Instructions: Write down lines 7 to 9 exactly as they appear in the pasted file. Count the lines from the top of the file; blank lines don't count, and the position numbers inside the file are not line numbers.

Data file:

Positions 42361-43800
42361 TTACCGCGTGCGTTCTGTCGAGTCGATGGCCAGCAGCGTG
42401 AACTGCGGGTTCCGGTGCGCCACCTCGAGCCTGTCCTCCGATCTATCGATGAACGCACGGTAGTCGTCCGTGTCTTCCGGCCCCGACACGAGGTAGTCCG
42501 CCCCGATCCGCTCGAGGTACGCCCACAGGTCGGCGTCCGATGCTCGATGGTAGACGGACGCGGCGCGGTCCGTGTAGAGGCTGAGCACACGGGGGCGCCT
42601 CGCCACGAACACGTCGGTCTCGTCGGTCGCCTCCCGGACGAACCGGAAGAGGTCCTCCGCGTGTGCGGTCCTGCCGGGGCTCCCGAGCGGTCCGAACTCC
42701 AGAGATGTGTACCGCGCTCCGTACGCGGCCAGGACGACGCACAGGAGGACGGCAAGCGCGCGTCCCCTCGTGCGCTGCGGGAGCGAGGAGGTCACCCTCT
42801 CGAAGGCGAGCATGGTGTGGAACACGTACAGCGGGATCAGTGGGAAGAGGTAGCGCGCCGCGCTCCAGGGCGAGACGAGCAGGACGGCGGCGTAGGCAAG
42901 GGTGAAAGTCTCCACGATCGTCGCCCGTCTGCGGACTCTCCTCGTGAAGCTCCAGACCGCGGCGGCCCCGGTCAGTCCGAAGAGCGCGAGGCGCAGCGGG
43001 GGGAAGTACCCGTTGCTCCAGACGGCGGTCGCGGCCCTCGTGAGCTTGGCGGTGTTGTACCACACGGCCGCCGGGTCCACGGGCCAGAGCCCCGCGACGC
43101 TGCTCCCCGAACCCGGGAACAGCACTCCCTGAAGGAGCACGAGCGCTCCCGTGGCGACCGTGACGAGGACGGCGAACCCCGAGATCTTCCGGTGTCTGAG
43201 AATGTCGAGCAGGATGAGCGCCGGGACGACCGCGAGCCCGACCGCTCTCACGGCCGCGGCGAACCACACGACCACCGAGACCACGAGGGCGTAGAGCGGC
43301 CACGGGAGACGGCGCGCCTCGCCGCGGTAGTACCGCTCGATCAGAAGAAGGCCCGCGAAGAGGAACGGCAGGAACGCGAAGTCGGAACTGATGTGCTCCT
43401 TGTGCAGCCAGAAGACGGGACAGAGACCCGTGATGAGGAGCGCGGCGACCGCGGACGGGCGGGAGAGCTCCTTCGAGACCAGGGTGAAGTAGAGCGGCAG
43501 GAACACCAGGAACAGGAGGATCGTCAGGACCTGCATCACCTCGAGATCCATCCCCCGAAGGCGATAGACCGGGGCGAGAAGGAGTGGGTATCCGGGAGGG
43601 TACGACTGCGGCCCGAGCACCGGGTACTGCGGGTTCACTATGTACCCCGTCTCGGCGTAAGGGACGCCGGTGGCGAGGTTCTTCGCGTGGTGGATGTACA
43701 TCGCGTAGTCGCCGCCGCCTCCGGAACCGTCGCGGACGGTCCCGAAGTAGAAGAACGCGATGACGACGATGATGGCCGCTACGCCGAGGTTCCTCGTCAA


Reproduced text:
42801 CGAAGGCGAGCATGGTGTGGAACACGTACAGCGGGATCAGTGGGAAGAGGTAGCGCGCCGCGCTCCAGGGCGAGACGAGCAGGACGGCGGCGTAGGCAAG
42901 GGTGAAAGTCTCCACGATCGTCGCCCGTCTGCGGACTCTCCTCGTGAAGCTCCAGACCGCGGCGGCCCCGGTCAGTCCGAAGAGCGCGAGGCGCAGCGGG
43001 GGGAAGTACCCGTTGCTCCAGACGGCGGTCGCGGCCCTCGTGAGCTTGGCGGTGTTGTACCACACGGCCGCCGGGTCCACGGGCCAGAGCCCCGCGACGC